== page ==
Reporters Without Borders (Reporters sans frontières) and the Bangladesh Centre for Development, Journalism and Communication (BCDJC) have expressed their grave concern about an attempt to kill journalist Belal Chowdhury and about death threats made to four other reporters by Islamic fundamentalists in Faridpur, west of Dhaka.
"Fundamentalists seem to hold sway in the city and journalists who try to openly defend the right to free expression are hounded and attacked without any reaction from the authorities," said Reporters Without Borders secretary-general Robert Ménard and BCDJC president Nayeemul Islam Khan in a letter to interior minister Altaf Hossain Chowdhury.
The organisations called on the minister to take all necessary steps to end the violence and threats by fundamentalists against journalists. The two organisations which, along with other journalist groups, will go to Faridpur on 30 and 31 October on a assessment and solidarity mission, also urged police to move quickly to arrest those involved in the attempt to murder Belal Chowdhury.
Chowdhury, a reporter on the local newspaper Dainik Thikana, was physically attacked and beaten unconscious in a Faridpur market on 24 August by five people armed with machetes and axes. He was taken to the city hospital with 15 serious wounds and then transferred to a hospital in Dhaka, where his condition remains worrying.
His brother has filed a complaint with Faridpur police accusing three local criminals of the attack. Police have not so far made any arrests.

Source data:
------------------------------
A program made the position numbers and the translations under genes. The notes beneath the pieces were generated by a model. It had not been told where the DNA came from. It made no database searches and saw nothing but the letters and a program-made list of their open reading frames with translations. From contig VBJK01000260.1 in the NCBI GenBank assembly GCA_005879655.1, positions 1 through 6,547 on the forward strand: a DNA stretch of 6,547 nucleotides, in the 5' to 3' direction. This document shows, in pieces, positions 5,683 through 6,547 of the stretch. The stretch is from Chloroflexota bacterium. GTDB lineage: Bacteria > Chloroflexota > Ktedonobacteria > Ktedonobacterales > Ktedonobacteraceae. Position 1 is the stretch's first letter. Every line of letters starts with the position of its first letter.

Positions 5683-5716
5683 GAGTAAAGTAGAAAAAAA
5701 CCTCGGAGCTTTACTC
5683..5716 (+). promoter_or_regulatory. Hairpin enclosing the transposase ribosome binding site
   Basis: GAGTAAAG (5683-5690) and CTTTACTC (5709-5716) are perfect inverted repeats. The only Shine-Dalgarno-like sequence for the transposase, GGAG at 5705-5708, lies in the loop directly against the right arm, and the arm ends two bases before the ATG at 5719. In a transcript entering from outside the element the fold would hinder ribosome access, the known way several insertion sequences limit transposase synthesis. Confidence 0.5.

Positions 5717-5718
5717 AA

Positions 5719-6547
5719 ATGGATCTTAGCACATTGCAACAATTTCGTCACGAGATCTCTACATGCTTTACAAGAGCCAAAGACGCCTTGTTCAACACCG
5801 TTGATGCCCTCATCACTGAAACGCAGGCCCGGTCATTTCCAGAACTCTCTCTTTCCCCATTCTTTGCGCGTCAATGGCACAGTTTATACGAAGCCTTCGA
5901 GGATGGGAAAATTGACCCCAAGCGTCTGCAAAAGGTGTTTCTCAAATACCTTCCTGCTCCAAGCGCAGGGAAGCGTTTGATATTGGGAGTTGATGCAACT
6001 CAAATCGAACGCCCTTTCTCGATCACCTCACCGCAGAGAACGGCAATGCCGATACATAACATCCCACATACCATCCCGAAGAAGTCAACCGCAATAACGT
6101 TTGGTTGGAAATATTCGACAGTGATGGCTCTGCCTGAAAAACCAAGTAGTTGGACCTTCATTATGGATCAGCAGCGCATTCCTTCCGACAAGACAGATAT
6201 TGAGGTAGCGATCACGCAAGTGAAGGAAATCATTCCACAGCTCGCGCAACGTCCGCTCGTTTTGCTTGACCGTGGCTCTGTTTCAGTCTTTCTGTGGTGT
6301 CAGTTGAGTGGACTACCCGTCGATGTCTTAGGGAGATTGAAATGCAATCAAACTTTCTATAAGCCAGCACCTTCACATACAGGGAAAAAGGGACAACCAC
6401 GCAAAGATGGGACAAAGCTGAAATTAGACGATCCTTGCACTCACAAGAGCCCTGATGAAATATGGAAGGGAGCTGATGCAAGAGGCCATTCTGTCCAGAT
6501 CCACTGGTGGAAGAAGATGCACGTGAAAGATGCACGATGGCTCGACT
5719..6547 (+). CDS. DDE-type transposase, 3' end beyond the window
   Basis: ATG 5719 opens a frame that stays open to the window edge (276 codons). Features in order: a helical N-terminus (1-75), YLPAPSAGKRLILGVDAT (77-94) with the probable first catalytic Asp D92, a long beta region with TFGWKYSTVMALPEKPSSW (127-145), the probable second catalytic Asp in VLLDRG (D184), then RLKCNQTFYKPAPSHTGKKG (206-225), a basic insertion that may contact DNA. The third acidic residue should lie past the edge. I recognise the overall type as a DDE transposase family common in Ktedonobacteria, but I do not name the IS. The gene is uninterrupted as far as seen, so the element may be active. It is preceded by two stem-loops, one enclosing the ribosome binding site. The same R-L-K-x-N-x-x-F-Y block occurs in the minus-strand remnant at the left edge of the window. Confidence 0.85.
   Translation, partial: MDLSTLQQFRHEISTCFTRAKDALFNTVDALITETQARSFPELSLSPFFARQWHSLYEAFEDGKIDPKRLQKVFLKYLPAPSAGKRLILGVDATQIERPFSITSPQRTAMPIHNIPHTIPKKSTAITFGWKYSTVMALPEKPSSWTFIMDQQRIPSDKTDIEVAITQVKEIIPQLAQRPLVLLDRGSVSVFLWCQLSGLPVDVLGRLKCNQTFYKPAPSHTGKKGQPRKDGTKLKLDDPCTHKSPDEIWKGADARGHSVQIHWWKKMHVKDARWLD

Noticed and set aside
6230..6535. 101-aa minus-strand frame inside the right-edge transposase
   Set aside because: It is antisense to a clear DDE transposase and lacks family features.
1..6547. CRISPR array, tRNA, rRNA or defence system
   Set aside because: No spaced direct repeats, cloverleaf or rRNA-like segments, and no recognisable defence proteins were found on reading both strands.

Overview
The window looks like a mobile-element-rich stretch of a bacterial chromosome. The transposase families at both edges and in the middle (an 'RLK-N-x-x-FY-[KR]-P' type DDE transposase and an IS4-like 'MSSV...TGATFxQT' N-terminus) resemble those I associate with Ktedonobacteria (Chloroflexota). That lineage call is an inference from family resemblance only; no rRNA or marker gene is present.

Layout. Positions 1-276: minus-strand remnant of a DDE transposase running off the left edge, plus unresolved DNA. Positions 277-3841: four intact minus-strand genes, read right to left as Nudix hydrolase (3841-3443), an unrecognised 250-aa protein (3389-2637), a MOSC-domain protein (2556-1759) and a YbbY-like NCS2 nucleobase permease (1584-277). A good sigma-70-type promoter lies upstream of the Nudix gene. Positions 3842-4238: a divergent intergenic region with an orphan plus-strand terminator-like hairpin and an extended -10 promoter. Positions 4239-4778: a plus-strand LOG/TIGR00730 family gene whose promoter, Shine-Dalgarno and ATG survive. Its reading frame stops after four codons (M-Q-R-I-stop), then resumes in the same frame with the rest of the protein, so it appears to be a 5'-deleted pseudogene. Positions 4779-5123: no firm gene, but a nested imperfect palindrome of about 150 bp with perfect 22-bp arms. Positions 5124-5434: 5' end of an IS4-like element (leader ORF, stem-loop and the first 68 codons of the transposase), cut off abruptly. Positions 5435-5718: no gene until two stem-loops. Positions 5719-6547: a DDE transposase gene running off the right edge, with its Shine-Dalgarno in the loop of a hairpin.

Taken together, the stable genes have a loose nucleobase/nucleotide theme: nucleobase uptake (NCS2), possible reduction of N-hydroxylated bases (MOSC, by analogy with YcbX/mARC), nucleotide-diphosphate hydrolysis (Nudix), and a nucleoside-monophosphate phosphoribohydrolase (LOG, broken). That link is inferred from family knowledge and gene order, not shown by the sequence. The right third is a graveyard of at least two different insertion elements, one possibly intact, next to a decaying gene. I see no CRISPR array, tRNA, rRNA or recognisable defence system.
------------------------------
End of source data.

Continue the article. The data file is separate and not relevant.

The attack on Chowdhury followed death threats by the Tuhidi Janata fundamentalist group against journalists supporting a local theatre group being harassed by fundamentalists and local authorities.
The Islamic militants persuaded local officials to ban the performance of a play called Khatha Krishnakhali on grounds of blasphemy and after street demonstrations by fundamentalists, the author and producer of the play were arrested. The actors have gone into hiding for fear of being detained also. People convicted of blasphemy risk the death sentence.
On 23 August, the fundamentalists began targeting journalists from the national dailies Janakantha, Bhorer Kagoj, Prothom Alo and Ajker Kagoj, who had reported these events and voiced support for the theatre group. Chowdury had criticised in his paper the call by the leaders of the fundamentalists for members of the theatre group and their journalist supporters to be hanged.
Prabir Shikder, Janakantha’s correspondent in Faridpur, has filed a complaint on behalf of the journalists who have been threatened. Shikder escaped an attempt to kill him in the centre of Faridpur in April last year but had to have his right leg amputated because of a bullet wound. He was attacked a few days after writing that businessman Musa-bin-Shamsher had been a "war criminal". Police did not complete their investigation of the attack and no-one was brought to trial.